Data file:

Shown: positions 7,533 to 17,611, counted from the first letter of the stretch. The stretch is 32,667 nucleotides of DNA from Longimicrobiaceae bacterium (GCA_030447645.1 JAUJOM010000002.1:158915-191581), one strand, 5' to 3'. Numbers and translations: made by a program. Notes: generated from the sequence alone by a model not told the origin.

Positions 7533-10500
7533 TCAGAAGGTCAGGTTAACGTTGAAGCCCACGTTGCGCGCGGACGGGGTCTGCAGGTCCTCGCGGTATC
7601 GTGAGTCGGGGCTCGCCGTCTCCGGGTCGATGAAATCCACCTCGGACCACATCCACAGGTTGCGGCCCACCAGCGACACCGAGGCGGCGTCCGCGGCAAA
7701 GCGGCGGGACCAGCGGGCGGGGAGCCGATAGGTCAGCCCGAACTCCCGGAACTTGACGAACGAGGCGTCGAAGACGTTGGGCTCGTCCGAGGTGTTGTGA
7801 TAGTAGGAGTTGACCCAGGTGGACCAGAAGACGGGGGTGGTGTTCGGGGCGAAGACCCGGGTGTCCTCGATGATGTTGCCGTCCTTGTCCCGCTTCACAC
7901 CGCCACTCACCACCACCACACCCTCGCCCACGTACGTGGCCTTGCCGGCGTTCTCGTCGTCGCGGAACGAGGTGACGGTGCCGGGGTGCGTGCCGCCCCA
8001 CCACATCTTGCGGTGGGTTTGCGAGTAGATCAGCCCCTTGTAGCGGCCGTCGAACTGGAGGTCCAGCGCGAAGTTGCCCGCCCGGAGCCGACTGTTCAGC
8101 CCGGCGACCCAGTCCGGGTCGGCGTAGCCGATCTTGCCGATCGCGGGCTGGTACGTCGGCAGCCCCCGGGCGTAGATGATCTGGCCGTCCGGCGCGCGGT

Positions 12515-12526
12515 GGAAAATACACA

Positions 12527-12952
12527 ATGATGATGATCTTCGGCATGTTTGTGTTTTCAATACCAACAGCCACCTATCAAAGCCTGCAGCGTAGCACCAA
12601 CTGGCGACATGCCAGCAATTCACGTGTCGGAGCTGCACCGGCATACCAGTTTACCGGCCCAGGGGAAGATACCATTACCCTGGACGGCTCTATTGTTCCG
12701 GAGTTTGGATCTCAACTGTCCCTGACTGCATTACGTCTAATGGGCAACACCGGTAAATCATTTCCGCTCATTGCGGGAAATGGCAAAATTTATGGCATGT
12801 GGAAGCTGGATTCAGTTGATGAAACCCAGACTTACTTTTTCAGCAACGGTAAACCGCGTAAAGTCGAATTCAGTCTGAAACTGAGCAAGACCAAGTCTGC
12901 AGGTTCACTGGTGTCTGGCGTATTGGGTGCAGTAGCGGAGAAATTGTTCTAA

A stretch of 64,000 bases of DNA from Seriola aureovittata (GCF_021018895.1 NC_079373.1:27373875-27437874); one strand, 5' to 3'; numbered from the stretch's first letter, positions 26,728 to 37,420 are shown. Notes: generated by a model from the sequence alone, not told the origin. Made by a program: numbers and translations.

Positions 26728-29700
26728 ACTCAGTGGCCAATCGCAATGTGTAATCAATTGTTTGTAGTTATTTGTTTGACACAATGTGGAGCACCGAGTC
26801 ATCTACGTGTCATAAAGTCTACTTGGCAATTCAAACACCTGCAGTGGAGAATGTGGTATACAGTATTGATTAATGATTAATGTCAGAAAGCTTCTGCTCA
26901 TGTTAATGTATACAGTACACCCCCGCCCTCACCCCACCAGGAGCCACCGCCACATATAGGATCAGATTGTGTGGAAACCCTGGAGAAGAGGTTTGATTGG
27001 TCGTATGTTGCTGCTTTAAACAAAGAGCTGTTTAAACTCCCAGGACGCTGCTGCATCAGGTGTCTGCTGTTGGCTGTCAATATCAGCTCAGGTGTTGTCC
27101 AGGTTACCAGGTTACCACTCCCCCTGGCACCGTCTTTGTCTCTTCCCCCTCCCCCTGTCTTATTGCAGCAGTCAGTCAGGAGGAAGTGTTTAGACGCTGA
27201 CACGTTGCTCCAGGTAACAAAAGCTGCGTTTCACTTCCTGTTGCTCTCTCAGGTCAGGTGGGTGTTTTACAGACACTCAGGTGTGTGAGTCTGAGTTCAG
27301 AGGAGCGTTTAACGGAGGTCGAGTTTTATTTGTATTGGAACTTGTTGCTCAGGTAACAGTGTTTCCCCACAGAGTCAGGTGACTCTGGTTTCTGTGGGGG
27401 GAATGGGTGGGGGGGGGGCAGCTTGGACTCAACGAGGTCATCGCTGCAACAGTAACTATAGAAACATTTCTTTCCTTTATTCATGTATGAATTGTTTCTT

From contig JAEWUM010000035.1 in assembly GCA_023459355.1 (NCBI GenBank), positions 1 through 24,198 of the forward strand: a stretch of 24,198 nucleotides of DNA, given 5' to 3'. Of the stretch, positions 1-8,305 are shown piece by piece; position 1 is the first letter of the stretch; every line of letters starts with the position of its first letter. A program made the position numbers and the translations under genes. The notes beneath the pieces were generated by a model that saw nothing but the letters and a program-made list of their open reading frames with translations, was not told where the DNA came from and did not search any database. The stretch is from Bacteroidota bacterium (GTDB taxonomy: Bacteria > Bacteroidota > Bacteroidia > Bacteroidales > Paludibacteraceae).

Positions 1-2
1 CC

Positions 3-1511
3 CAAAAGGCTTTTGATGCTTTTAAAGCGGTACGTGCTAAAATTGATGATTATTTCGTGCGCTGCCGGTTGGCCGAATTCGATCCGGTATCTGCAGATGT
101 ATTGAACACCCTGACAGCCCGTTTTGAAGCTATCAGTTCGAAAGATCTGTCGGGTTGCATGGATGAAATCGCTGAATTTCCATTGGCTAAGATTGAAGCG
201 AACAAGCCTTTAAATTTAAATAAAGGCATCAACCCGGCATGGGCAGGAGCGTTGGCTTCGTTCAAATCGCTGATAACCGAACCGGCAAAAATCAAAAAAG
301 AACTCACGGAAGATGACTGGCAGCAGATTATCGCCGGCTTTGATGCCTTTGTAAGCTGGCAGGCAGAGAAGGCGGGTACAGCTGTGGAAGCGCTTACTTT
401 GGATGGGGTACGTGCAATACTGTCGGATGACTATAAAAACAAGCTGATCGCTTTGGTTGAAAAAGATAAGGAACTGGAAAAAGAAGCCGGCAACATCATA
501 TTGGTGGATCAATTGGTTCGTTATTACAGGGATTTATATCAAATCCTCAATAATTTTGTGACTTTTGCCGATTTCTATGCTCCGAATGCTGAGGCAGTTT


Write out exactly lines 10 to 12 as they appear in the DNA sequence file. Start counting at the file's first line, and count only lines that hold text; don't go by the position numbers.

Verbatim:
Positions 12515-12526
12515 GGAAAATACACA

Positions 12527-12952